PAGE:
The Adaptation of Myoglobin with Age and Training and its Relationship to the Three Fiber Types of Skeletal Muscle in Miniature Pig

Document Type




Format of Original

10 p.

Publication Date




Source Publication

European Journal of Applied Physiology and Occupational Physiology

Source ISSN



Muscle biopsies were performed on 6 endurance and 6 sprint trained and 5 control miniature pigs after 3 and 7 months of training. The biopsied muscle was fixed, sectioned and stained for myoglobin. The darkest staining fibers were called dark fibers, the lightest staining were called light fibers and those of intermediate intensity were called moderate fibers. The distribution of the three fiber types, identified by myoglobin staining, did not change following either an endurance or sprint running regimen despite physiologically measured training effects. Myoglobin increased substantially with maturation as reflected by a significant increase in the number of dark myoglobin fibers in the biceps femoris at 11 compared to 7 months of age. It was suggested that the large increase in myoglobin content due to normal maturation may have obscured the differences among groups due to training. With enzyme histochemical analysis, dark myoglobin fibers were found to be slow red or fast intermediate fibers, but never fast white fibers. This relationship between myoglobin and the oxidative fibers (slow red and fast intermediate) supports the concept that myoglobin stores oxygen and aids its diffusion into muscle fibers in need of a constant oxygen supply.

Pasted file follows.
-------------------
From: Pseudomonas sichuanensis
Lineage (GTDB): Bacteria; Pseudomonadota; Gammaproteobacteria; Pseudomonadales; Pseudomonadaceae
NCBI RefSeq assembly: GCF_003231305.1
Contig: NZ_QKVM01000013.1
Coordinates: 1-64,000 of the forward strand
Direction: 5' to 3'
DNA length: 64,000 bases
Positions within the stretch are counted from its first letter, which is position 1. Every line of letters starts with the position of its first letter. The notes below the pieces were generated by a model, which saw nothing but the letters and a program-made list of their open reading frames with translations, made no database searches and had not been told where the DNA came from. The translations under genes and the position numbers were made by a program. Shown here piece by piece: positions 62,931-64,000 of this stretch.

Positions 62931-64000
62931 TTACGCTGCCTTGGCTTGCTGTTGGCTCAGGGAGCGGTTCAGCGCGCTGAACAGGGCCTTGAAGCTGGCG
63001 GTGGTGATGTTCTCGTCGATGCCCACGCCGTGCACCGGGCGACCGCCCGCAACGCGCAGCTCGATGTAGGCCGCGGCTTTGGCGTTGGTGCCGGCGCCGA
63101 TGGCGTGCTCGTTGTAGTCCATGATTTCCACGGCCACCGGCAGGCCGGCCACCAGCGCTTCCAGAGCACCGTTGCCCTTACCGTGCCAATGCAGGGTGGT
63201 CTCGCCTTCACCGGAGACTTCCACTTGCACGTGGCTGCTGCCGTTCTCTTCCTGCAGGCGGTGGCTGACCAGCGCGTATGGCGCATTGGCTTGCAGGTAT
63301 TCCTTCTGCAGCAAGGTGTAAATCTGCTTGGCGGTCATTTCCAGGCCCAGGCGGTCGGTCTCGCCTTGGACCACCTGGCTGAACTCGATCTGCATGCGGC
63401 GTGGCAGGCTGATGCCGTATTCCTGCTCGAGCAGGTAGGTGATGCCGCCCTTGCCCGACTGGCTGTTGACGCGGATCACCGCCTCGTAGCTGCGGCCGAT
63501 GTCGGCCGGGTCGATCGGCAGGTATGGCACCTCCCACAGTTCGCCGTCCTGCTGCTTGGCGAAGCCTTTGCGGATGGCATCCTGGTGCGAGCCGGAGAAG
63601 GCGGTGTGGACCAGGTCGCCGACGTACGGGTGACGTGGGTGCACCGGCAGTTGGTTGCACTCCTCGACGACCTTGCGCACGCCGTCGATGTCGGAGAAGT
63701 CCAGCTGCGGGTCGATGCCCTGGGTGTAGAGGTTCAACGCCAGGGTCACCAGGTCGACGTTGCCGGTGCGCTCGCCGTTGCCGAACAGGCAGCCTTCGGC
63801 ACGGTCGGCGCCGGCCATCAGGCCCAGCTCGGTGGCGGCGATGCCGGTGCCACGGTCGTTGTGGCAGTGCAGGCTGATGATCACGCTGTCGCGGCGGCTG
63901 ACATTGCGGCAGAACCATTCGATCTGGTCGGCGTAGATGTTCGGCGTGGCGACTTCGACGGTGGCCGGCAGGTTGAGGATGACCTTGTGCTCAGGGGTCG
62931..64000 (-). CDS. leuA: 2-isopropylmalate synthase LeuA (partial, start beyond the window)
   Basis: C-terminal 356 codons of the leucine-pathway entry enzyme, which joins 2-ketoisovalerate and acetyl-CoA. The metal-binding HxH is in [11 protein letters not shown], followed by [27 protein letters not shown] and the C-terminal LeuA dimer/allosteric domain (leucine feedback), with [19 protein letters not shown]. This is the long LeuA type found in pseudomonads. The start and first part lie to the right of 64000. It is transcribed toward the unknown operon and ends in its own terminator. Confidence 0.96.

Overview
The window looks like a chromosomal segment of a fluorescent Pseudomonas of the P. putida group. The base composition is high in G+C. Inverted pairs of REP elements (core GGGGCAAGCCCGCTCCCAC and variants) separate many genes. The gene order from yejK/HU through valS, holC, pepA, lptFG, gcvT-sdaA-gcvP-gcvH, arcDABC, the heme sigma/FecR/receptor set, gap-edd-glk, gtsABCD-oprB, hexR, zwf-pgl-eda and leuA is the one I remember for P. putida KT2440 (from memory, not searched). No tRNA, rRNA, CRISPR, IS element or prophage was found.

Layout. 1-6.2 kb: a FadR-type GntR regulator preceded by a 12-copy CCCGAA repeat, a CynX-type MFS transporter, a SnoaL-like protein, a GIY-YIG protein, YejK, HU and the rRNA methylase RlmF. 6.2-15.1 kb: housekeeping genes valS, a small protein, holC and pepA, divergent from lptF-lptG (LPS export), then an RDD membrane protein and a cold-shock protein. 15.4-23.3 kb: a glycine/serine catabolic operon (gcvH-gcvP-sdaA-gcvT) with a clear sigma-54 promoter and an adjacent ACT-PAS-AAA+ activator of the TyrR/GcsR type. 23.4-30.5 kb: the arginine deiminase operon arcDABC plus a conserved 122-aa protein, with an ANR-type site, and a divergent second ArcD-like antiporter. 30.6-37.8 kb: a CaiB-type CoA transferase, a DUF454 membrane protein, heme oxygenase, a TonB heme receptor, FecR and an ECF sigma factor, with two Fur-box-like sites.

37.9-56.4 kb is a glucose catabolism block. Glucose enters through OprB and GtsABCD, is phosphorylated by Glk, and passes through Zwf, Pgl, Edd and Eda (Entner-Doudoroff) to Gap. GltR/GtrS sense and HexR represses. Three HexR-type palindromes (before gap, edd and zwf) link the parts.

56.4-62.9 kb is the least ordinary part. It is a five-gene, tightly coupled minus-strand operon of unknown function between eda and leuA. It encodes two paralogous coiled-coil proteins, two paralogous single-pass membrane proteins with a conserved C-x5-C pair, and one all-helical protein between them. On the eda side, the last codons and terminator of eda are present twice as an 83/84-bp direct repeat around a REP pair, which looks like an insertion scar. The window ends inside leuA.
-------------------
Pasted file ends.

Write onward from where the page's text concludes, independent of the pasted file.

European Journal of Applied Physiology and Occupational Physiology, Vol. 33, No. 4 (December 1974): 275-284. DOI.